Council spends pound;26m replacing four schools - but special needs capacity is reduced as provision is spread more evenly. Dorothy Lepkowska reports
Four schools are to close and three new ones are to be built as part of a pound;26 million overhaul of special needs provision in Sheffield.
The city council has published a strategy document that will radically alter the face of special education in the city between now and 2008.
Education chiefs said the aim was to counter the imbalance of provision, which is currently concentrated in the south of the city, and improve the quality of teaching and learning.
Although the overall special needs capacity in Sheffield will be reduced by 16 places, the proposals will create new centres of excellence, officials said, with state-of-the-art facilities. Pupils' travel times will be reduced, leading to efficiencies in transport planning and more involvement of parents in pupils' education.
It is hoped that better distribution of provision will also enhance partnerships between schools and other agencies.
Jonathan Crossley-Holland, the city's executive director for children and young people's services (designate), said: "This is the latest stage in our work to give all children the opportunity to succeed by providing special schools for children with the most severe and complex needs, and by sharing the specialist skills and knowledge in those schools to support inclusion in mainstream schools.
"The plans we're putting forward aim to spread special needs schools more fairly across the city, so that families feel more involved with their children's education.
"We need to make sure that all our school buildings are fit for their purpose, and that our children in special needs schools have the best possible learning environment. These plans show how, by closing some schools and building brand new ones, we can continue to serve children and families well."
Under the plans, which were published last month, the city will purchase land in the north of the city to build two special needs schools: one primary and one secondary.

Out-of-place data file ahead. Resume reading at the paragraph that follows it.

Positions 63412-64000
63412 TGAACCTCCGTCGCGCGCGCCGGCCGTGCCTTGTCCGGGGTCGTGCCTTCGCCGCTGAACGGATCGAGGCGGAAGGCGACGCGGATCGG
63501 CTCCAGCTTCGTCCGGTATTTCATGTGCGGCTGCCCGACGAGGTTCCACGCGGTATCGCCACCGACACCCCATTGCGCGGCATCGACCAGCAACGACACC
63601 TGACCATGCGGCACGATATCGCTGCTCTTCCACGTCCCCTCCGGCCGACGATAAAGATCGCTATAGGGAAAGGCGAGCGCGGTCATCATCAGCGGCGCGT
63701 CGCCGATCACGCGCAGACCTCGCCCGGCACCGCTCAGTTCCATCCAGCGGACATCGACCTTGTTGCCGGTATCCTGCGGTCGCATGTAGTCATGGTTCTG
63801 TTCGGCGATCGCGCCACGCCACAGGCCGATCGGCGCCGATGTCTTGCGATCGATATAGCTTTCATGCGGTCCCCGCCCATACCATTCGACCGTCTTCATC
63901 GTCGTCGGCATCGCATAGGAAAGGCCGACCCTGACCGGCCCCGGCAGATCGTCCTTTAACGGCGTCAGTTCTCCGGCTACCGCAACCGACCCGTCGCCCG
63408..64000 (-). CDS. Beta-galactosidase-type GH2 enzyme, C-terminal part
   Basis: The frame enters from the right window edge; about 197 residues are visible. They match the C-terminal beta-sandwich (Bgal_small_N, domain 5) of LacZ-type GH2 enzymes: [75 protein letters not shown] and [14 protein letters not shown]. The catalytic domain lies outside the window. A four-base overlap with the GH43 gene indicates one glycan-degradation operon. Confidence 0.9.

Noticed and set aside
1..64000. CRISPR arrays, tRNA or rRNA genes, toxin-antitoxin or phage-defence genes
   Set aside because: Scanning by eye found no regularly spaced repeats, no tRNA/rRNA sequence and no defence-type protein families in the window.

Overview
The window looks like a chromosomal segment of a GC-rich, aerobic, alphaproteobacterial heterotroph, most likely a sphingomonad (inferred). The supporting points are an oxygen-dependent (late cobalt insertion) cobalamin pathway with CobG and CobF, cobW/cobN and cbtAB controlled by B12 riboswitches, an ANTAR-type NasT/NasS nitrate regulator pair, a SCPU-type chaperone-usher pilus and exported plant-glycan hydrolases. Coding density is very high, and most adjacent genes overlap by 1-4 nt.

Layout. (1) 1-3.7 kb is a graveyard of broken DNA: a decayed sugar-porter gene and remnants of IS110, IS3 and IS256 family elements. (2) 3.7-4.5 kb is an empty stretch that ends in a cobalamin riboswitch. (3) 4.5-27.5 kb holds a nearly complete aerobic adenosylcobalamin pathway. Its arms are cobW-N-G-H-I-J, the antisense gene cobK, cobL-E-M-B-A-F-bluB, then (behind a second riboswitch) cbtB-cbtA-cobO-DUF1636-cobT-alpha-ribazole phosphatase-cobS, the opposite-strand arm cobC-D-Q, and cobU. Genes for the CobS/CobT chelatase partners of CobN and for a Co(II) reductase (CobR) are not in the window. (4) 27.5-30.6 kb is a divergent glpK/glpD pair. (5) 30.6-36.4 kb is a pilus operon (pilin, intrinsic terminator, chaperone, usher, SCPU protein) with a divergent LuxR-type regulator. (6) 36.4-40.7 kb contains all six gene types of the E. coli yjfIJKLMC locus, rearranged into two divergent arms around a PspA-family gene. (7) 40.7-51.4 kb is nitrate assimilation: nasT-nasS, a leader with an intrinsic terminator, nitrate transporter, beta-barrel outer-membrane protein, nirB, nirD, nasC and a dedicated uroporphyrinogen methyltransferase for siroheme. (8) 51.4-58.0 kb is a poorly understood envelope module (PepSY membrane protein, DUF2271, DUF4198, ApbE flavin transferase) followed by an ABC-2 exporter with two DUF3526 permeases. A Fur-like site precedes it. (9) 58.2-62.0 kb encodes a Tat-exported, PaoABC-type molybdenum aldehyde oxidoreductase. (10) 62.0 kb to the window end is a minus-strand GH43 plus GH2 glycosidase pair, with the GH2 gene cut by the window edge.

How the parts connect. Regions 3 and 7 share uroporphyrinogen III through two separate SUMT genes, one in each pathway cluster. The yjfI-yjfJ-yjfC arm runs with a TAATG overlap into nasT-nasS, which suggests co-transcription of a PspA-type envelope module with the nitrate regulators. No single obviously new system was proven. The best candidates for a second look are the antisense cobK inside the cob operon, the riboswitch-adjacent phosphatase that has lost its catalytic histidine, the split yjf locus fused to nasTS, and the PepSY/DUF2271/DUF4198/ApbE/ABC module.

These will replace existing provision at Oakes Park, East Hill secondary and Woolley Wood schools, which will be closed down.
The new schools, Holgate Meadow in Firth Park and Heritage Park in Arbourthorne, will open in September. Their focus will be on youngsters with behavioural, emotional and social difficulties.
In the south of Sheffield, the existing Talbot School will be transferred to a new purpose-built facility on the site of Newfield School.
The local authority expects to employ all teachers and there will be no job losses.
Four other special schools - Bents Green and Mossbrook (residential institutions originally built for "delicate" children) and the Rowan and Norfolk Park special schools - will remain as they are.
Initially, these had been scheduled for merger into a single facility for children with communication problems, including autism.
However, it was decided to keep them open after a consultation found that they were popular with parents and provided a high-quality service.
Crossley-Holland said: "When we looked at the capital available, and the high-quality service already operating in these schools, confirmed by their popularity with parents, we realised that the best solution was to continue to support and develop these schools.
"The feedback I receive from families of children at our special needs schools is extremely positive and I'm proud of our performance in this area."
Further consultation with parents and teachers will take place in the coming weeks.
Crossley-Holland said: "Since the original reports were approved the Government's report, Every Child Matters, has reinforced our commitment to provide adequate support for vulnerable children."
The Sheffield plans come weeks after the charity Scope announced it was closing one school and selling another, as part of a new policy of greater integration and inclusion.